Drinking on a frequent basis can cause alcohol addiction. Prior studies have indicated how recurrent alcohol use can result in activation of certain groups of neurons. Excessive drinking increases activation in the neuronal “circuit” which then aggravates drinking habits and addiction. Researchers had suggested the possibility of the creation of a special path in the brain, between alcohol and reward.
In a recent study, The Scripps Research Institute examined if there was any way to influence only the specific neurons forming these circuits. These neurons constitute only about 5 percent of the total number of neurons in the brain’s amygdala, responsible for emotions of both fear and pleasure.
Specific neurons can also help reverse alcohol dependence
The study, titled “Recruitment of a Neuronal Ensemble in the Central Nucleus of the Amygdala Is Required for Alcohol Dependence,” is based on the assumption that there may be some method to switch off the urge to drink. The study analyzed how a group of brain cells in rats was responsible for immoderate drinking. Stressing on the level of accuracy needed to conduct the research, first author of the study Giordano de Guglielmo said, “It is very challenging to target such a small population of neurons in the brain, but this study helps to increase our knowledge of a part of the brain that is still a mystery.”
The study, published online in The Journal of Neuroscience in September 2016, found that dependence on alcohol can be reversed by targeting this group of neurons. The researchers indicated that administering a compound that renders a specific area of the amygdala inactive helps eliminate the urge to drink in alcohol-dependent rats. It was also observed that the rats also experienced decreased rate of withdrawal symptoms.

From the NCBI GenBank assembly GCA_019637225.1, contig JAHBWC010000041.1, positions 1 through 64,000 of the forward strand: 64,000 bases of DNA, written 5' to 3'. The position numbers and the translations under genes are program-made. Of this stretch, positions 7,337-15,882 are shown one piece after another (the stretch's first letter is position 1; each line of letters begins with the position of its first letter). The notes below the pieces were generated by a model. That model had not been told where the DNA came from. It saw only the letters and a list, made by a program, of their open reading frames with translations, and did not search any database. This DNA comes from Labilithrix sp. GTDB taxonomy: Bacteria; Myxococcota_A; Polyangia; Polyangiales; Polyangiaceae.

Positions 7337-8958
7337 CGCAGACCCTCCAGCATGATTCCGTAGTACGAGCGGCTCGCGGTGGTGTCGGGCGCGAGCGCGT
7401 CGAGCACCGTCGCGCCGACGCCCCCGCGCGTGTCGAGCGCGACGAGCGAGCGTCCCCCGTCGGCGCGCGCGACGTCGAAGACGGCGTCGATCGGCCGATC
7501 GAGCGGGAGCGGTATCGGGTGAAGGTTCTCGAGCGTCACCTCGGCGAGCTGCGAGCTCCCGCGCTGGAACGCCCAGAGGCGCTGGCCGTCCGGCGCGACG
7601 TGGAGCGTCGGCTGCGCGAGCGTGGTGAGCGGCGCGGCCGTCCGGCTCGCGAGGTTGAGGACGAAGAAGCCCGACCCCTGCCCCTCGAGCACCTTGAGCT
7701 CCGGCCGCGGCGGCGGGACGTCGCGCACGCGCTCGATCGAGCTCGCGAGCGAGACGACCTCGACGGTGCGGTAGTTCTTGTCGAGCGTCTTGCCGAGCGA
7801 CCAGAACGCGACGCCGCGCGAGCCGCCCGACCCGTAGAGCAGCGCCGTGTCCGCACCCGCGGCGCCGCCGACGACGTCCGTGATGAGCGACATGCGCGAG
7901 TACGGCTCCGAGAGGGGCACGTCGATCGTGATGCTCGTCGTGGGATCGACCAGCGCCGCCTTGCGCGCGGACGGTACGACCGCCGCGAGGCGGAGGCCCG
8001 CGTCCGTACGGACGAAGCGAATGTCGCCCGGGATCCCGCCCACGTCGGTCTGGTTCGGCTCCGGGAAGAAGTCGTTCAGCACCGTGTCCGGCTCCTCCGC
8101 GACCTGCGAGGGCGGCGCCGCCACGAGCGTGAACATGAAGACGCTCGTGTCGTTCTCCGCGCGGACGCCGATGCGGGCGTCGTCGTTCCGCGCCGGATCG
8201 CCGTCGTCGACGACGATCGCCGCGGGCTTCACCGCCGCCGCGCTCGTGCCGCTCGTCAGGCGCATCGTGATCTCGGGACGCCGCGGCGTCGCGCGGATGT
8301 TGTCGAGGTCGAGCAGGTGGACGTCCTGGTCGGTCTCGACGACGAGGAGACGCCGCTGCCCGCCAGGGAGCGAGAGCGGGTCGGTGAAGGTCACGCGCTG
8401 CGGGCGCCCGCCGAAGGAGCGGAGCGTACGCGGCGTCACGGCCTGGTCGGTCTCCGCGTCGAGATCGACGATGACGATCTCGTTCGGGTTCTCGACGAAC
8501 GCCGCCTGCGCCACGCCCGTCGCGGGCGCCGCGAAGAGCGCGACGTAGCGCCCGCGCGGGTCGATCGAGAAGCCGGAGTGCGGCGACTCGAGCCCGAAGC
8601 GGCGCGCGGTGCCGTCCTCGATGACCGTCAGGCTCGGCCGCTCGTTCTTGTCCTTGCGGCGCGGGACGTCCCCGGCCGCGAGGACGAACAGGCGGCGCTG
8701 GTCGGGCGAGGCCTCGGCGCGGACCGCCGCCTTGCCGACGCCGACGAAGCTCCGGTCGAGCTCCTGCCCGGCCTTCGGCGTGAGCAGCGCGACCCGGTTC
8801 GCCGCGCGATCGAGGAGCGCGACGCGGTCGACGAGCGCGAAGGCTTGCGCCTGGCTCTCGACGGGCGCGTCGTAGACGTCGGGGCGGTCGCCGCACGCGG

Unwarranted withdrawal symptoms also absent
The researchers initially provided training to laboratory rats to self-administer alcohol, thus, resulting in some of them becoming heavily dependent on it. The rats were then injected a compound that de-activated alcohol-linked brain cells. It was found that there was a complete stop to compulsive drinking in rats during the state of inactivity of the brain cells. This change in drinking habit lasted for several weeks, with the animals behaving as if they were never dependent on alcohol. Elucidating the findings, lead author of the study Olivier George from TSRI said, “We’ve never seen an effect that strong that has lasted for several weeks.” Unwarranted withdrawal symptoms like shakiness were also absent till the effect of the compound lasted.
The same compound, however, failed to exhibit similar results in rats that had been binge drinking but were not observed to be dependent on alcohol, thus, indicating a clear distinction between the inclination to abuse alcohol and an addiction to it. The findings also suggested the need to identify the particular brain mechanism that plays a role in the transformation from binge drinking to alcohol addiction.
The findings are limited in the sense that the research was targeted at rats’ brains in a lab. The need to understand the implication of the results obtained on human brains arises from the fact that millions of Americans are addicted to alcohol. According to the National Institute on Alcohol Abuse and Alcoholism, nearly 16.3 million adults, aged 18 and above, had an alcohol use disorder (AUD) in 2014. And during the same year, 617,000 teenagers aged between 12 and 17 years suffered from AUD.
Recovery from alcohol addiction is possible
If you or your loved one requires help for alcohol abuse, seek assistance from one of the reputed alcohol addiction treatment facilities in California. The Alcohol Addiction Helpline of California can connect you to one of the best alcohol rehab centers in California. Call at our 24/7 helpline number 855-980-1715 or chat online to know more about treatment centers for alcohol addiction in California.Continue reading